Linda

 

Now I know we were lucky. We were half Japanese, and this was the 1960s and 1970s. In those days, half-Japanese growing up in other places in the U.S. had rocks thrown at them along with ugly names. Adults called small children ugly names and told them to get away from their kids.

 

Neighbors in our little isolated subdivision liked our interesting Japanese mom, though. Some were second-generation immigrants—Italian, German, Polish—and there was an English war bride. Maybe that made the difference.

 

I grew up American, speaking only English, but there were silk kimono and fancy obi sashes packed away in trunks smelling of mothballs, and sometimes we had fried wontons or tempura or vegetable sushi rolls for dinner. We ate rice—only Japanese rice—with everything, even Spaghetti-Os.

 

My mom told us stories of hunting for tadpoles in rice paddies or made our eyes grow big at weird Old Fox tales.

 

My dad took us to Japantown in Chicago every few months where my mom would stock up on food supplies from Star Market. That place was a cramped museum of unidentifiable food in packages we couldn’t read, rows of dead fish staring at nothing, barely-moving live crabs spilling out of low troughs of crushed ice. My sister and I cried for McDonalds while our parents frowned and ate sushi at their favorite restaurant.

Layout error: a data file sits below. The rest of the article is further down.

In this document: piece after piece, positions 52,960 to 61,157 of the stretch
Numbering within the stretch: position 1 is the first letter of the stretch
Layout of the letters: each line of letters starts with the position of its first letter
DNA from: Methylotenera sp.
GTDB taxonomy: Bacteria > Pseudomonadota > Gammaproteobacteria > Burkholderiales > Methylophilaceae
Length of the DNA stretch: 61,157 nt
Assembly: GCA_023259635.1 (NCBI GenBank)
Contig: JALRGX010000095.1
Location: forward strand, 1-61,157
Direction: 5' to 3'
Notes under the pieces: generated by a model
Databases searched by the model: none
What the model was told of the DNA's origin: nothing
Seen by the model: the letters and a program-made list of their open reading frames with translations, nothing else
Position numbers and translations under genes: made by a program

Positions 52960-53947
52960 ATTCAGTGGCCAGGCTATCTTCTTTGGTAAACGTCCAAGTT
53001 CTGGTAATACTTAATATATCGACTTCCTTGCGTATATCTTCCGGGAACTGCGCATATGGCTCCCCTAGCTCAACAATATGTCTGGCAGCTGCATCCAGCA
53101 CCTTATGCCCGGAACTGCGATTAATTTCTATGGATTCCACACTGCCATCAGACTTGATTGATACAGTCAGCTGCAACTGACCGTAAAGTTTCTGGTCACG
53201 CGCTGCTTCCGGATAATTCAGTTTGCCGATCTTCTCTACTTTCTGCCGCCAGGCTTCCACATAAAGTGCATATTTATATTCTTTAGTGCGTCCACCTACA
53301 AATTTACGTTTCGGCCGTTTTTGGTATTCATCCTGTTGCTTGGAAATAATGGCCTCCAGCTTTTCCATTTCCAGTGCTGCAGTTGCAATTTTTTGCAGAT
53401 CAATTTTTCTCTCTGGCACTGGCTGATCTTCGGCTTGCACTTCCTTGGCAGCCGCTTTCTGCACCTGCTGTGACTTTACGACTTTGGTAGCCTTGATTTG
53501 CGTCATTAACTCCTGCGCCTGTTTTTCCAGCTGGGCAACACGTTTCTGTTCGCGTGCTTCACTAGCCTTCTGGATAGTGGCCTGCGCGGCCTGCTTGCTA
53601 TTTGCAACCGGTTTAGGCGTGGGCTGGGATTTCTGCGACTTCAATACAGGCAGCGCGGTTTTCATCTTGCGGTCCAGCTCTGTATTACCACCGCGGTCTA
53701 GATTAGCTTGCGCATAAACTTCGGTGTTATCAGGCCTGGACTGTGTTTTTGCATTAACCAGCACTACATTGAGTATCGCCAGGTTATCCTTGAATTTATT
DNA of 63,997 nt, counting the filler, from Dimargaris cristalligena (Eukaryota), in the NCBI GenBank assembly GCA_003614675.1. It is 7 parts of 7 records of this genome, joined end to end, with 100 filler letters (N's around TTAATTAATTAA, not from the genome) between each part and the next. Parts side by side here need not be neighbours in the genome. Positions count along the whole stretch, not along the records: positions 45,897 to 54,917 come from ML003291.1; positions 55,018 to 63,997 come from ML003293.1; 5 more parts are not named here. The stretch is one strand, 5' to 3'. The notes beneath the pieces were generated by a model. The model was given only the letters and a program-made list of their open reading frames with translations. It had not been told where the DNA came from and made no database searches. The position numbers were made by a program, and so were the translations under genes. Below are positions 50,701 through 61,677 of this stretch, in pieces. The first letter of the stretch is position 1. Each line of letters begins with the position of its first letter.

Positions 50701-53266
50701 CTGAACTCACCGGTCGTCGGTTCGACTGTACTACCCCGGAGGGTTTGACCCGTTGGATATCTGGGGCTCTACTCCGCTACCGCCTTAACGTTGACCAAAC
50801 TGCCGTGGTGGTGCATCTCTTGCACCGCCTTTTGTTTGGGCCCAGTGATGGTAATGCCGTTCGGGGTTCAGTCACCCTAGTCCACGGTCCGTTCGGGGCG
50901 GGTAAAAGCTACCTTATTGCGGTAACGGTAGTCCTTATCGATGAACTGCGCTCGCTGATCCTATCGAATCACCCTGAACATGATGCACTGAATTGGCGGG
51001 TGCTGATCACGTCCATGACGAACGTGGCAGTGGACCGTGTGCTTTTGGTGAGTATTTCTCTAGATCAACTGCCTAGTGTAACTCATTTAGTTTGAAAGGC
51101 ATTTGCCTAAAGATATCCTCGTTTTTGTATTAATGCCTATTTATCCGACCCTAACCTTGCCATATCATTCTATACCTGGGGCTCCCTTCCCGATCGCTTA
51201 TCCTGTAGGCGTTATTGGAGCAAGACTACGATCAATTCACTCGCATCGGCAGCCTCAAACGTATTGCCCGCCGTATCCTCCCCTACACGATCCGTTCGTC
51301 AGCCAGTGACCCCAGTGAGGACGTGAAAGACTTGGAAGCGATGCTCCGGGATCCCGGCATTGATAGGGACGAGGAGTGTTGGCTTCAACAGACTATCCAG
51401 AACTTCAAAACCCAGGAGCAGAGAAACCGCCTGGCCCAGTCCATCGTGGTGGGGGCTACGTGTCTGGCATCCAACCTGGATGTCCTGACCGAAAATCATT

It wasn’t until I went off to college that the questioning started. Suddenly I was not the only brown-skinned person around. Black kids thought I was one of them, so did the Hispanic kids. The Chinese kids seemed to know better. The white kids asked the questions.

“What are you?”

“Where are you from?”

Here, or I was born in Chicago was not the right answer.